"On Your Own" - Green River Ordinance

This was the first year for Community, and "Good Ol' Fashioned Nightmare" was on the pilot, and I really latched on to it. "Wake Up" was actually on a video someone made of Curtis Granderson of the Detroit Tigers robbing a member of the Cleveland Indians from a game-winning home run. These songs really had memories attached to them.

My Current Favorite:
"30-ars Jiggen" - Vasen


This is not the arrangement on my CD, but this was discovered as I started really investigating the music of Walt Disney World (which I write about now on TouringPlans.com!). It is my favorite of all the WDW music you can hear.

2010 

What was going on: I was becoming established in my new town, discovering new interests and making new friends. I didn't have a whole lot of time to make up titles, apparently.

Top 3 Songs:
"Time to Pretend" - MGMT
"Poker Face" - Lady Gaga
"California Love" - Tupac

I also started running, and the two top songs were great for running.

My Current Favorite:
"Fireflies" - Owl City


This song was introduced to me by a friend who really loves Owl City. I've never gotten into techno-pop music, but this is the right way to do it.

2010-2011

What was going on: There were a couple of great alternative radio stations in my area - one in Milwaukee (102.1FM) and one in Chicago (101.1FM) and I picked up on a few great songs as I listened on my drives.

Top 3 Songs:
"Little Lion Man" - Mumford and Sons
"1901" - Phoenix
"Moth's Wings" - Passion Pit

I also picked up quite a few songs from television shows like Grey's Anatomy, Chuck, and So You Think You Can Dance. I was Shazaming music before Shazam existed. Shazam would have made my life so much easier if it had just come into existence ten years earlier.

My Current Favorite:
"Magic Show" - Electric Owls


This song isn't one I would put at the top of a playlist, but it's one that would cheer me up if it came on. It's not formed like most songs - I really enjoy those kinds of songs.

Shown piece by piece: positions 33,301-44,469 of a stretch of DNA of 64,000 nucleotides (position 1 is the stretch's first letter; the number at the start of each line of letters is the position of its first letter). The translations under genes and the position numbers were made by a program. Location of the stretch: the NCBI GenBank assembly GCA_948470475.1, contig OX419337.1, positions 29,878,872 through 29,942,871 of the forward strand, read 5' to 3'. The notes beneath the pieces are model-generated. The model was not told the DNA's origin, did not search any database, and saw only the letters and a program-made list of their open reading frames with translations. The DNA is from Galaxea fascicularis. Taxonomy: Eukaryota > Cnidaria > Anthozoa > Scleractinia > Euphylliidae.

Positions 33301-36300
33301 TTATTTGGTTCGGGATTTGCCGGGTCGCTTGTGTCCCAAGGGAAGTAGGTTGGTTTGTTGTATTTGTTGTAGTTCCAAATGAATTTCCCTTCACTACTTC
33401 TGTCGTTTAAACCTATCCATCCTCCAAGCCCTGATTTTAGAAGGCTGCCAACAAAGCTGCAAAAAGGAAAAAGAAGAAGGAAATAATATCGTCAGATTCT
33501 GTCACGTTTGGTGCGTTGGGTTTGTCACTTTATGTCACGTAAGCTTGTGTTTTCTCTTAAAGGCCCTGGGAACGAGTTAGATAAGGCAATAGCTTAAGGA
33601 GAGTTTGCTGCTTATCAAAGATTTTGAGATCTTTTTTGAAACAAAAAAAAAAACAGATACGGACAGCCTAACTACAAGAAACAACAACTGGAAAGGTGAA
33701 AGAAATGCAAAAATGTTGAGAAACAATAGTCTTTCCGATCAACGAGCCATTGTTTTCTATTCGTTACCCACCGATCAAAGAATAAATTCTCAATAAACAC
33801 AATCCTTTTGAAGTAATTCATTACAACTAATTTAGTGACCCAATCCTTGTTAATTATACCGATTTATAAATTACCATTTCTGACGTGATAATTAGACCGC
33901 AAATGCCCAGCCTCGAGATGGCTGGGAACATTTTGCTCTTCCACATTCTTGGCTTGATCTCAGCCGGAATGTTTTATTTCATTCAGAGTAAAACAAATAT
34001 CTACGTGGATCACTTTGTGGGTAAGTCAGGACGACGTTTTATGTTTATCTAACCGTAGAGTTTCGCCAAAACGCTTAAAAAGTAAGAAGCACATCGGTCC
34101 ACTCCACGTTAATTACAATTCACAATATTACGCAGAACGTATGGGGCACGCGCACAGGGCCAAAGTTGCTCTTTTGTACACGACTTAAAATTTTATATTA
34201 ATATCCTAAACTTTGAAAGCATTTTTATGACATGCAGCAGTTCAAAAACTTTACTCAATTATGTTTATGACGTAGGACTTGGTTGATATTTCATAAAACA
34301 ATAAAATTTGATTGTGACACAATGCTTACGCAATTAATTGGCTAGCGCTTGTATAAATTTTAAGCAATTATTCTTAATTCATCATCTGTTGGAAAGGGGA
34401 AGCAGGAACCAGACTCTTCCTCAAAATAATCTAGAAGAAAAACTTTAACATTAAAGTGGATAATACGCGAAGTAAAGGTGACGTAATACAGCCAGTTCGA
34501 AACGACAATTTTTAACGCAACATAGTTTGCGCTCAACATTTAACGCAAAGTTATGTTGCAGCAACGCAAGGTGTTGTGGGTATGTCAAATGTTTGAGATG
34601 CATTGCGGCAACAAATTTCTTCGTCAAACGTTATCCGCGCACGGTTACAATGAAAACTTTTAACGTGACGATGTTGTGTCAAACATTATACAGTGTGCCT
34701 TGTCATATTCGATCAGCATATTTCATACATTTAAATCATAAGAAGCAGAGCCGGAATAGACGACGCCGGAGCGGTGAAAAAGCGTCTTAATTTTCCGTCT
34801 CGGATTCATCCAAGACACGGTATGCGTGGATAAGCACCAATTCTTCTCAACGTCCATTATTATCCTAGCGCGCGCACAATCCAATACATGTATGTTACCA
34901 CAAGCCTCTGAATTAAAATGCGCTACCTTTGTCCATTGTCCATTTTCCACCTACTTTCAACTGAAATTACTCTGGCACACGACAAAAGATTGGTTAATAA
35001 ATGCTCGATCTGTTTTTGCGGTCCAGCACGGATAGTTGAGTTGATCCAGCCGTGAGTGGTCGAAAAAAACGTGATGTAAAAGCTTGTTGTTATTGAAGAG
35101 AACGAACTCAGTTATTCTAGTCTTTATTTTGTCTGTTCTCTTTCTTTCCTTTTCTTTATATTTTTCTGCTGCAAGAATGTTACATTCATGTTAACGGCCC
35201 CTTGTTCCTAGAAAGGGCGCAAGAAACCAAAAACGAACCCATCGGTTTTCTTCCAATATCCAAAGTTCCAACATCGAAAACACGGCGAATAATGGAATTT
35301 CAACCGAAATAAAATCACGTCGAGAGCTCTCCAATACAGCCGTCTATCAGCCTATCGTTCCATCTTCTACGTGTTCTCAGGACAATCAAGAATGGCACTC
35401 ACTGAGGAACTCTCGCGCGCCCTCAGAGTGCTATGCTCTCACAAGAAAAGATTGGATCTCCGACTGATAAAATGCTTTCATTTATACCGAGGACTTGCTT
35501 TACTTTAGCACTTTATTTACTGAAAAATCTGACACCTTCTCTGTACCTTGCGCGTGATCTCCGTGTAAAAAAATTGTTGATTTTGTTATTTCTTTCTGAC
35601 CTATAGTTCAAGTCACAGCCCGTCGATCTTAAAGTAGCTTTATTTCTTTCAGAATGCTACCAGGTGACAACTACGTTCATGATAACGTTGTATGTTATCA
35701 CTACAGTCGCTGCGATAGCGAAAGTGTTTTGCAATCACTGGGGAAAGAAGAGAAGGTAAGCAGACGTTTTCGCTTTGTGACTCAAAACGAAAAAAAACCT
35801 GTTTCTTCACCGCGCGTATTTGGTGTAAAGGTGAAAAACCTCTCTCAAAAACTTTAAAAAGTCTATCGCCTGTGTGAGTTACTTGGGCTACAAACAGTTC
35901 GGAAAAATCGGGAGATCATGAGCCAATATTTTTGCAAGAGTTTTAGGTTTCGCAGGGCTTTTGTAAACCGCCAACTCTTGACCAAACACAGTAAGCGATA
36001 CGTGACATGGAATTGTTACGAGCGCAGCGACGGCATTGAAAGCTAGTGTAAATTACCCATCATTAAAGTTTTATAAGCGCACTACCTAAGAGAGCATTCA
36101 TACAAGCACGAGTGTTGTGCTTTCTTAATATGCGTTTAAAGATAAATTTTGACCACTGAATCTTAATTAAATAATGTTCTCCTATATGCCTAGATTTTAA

And that's it for part two! We'll hit up another section next month!

Tuesday, June 2, 2015

The Wonders of Snapchat

Once upon a time, I got my first Smartphone. It was amazing! I could download apps and go on the Internet and find my way around with GoogleMaps navigation. I could customize my family and friends' ringtones so I would know exactly who is calling me without even looking at my phone.

The phone didn't come without its problems, though. Something I wasn't aware of at the time was that there are two different kinds of messages you can send. One is a text message (SMS) and the other is a MultiMedia message (MMS). On my phone, all group conversations and picture messages were MMS and required me to "download" before I could see it.

Eventually, as my phone got older, the MMS downloading sometimes wouldn't work or would take forever to download! Because of that I would miss out on some great pictures or get the pictures a lot later. It was incredibly frustrating. I ended up using a different texting service for the last few months of my old phone because it got me picture messages a lot easier than before.

During this time of frustration, I spent Christmas at home. My little sister was spending Christmas with her in-laws, and she and my little brother were constantly sending pictures and short videos to each other through Snapchat. The family at home even got together for a selfie in front of the Christmas tree and sent it to my little sister.

As my older brother and I saw them interacting with each other, we both got curious about Snapchat. My little sister, when we visited her, explained that it's an app that allows you to send pictures and videos to each other (with optional text on top of the picture or video). These are only visible for a few seconds after you open it, and then they disappear from your phone. It allows people to send picture after picture without overloading the storage on the phone.

This sounded pretty appealing, and was a much better alternative to the crap I was dealing with when it came to my phone MMS, so my older brother and I downloaded it in January.

For the next four months, my siblings and I would send pictures and videos to each other very frequently. I know that the four of us have a few other friends on our Snapchat contact lists, but it seemed like those guys are the recipients of most of my snaps. My brother-in-law and sister-in-law are also in our sibling loop.

It has been even more important since the birth of my niece. Now we can get daily updates about her growth and progress and goofiness and cute outfits and sneezes. My little brother and his wife just moved, and I got snaps from their progress and their cats' adjustment to a new home. And for my older brother and I, we can share the ridiculous things that we hear or encounter in our respective adventures.

We were doing so much of it that when my whole family was together in April, my parents asked us to set them up with Snapchat! Now all of my family (except my niece) are on Snapchat, and it is another way that we can all communicate with each other. Because of our jobs, we can't be that extended family that lives in one area and sees each other every week. We all live in different states now, and we are blessed to have this method of communication to keep us together.

It started out as a way to avoid crappy MMS problems on my phone, but it has turned into a wonderful way to stay in touch with family and friends!